This whole new-author thing I’m experiencing doesn’t pay much, but it sure is educational. So the other night, I get home and check my voicemail. “Marco Morales” (at least I think that’s what he called himself) from BookWhirl (hrr?) tells me that he wants to talk about my book, and will I please call him at 877-207-1679, ext 378?
The hour being late, I do not call, but the next morning, I start Googling “BookWhirl” and the phone number, because I’m naturally a skeptical person. Lo and behold, according to here and here and here, and other places, BookWhirl is an outfit of scammers who specialize in separating budding authors from their cash by promising to help promote their books through e-mail spamming. I’m certain they got my name and phone number, and the fact that I’ve written a book, off the Internet.
Needless to say, I will not be returning the call to “Marco Morales,” nor will I be using their “services.” No, BookWhirl hasn’t gotten, and won’t get, a copper-jacketed cent from me. The scammers’ name seems to be inspired from a legit bookstore chain in the Midwest. Of course, BookWhirl has a website, but I dare not visit to link to it, lest it be full of all kinds of malware: there’s no telling, and actually, I don’t think I want to know.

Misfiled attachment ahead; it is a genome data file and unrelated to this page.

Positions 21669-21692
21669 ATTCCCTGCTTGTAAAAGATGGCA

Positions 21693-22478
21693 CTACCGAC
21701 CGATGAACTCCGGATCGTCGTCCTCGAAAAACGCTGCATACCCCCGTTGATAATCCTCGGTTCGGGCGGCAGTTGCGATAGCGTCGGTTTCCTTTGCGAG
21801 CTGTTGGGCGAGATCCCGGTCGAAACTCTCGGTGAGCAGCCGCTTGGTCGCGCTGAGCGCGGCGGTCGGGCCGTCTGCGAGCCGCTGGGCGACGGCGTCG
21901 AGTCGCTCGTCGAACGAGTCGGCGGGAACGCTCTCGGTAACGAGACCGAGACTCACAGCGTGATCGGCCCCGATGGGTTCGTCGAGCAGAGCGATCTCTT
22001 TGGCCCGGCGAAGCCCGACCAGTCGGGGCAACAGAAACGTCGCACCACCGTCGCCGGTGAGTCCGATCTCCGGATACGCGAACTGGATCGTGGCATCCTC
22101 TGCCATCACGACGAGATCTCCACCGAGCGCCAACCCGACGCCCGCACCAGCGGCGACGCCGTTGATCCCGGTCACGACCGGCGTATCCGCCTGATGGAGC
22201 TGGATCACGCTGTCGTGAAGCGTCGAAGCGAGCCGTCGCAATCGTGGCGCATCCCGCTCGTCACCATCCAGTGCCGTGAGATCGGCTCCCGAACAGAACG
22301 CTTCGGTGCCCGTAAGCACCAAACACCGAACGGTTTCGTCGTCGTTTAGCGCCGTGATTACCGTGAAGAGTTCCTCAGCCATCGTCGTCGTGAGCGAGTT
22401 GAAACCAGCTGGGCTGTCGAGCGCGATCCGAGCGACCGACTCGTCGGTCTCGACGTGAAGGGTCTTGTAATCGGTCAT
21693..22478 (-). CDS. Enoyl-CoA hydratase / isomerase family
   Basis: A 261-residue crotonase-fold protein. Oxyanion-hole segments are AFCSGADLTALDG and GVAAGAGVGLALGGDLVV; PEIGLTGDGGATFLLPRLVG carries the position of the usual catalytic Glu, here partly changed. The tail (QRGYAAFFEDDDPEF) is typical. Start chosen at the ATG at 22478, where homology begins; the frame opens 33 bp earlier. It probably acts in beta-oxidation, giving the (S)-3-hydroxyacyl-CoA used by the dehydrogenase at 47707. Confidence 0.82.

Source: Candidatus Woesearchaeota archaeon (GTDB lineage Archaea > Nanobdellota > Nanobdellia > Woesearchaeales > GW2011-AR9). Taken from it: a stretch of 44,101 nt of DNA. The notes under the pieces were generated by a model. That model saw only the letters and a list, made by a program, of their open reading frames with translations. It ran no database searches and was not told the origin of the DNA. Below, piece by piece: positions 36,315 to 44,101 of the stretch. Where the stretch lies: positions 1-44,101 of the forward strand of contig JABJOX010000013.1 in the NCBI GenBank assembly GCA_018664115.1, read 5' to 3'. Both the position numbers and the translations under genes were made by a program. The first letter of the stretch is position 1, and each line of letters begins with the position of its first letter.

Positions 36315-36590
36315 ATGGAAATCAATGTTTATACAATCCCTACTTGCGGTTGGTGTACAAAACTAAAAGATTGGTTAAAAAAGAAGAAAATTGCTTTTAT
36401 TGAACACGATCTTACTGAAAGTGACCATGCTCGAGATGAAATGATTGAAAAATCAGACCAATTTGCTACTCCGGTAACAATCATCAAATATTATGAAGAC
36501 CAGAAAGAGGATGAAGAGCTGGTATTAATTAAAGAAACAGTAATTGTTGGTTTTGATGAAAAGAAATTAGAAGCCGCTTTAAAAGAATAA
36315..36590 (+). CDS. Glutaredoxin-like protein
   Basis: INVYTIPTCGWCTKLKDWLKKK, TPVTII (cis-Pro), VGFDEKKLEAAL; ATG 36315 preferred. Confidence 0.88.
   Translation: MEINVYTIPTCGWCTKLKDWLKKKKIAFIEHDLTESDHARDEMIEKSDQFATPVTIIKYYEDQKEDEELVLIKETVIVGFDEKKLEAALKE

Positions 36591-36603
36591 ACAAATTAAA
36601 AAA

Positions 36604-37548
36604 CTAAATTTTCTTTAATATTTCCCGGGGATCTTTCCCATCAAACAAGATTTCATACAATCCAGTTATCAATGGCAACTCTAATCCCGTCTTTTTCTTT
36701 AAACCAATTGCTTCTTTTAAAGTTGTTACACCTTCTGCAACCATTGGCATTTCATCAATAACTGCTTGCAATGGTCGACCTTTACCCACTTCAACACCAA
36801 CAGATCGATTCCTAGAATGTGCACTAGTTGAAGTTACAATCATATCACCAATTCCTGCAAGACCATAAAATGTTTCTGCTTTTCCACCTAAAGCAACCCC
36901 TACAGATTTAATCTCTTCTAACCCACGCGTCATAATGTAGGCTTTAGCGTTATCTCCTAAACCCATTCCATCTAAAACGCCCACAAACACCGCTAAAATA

What I would like to know is how the people who run or work for BookWhirl look at themselves in the mirror every day. Rather than provide a useful good or service to make a living, they fleece the gullible and the ignorant. I’m not naive, and I know that bad people are out there in the world, but I just don’t understand the mentality that justifies this activity to one’s self. Do they ever think to themselves, “I am a shitty human being because of what I do for a job?” Or are they just ok with that? Do these people have kids, and do those kids ask what they do at work? And are they honest enough to reply, “I rip off people?”
Yeah, that I’d like to know. As for anything else about BookWhirl, or other scammers who prey on wanna-be writers? No. No, I don’t.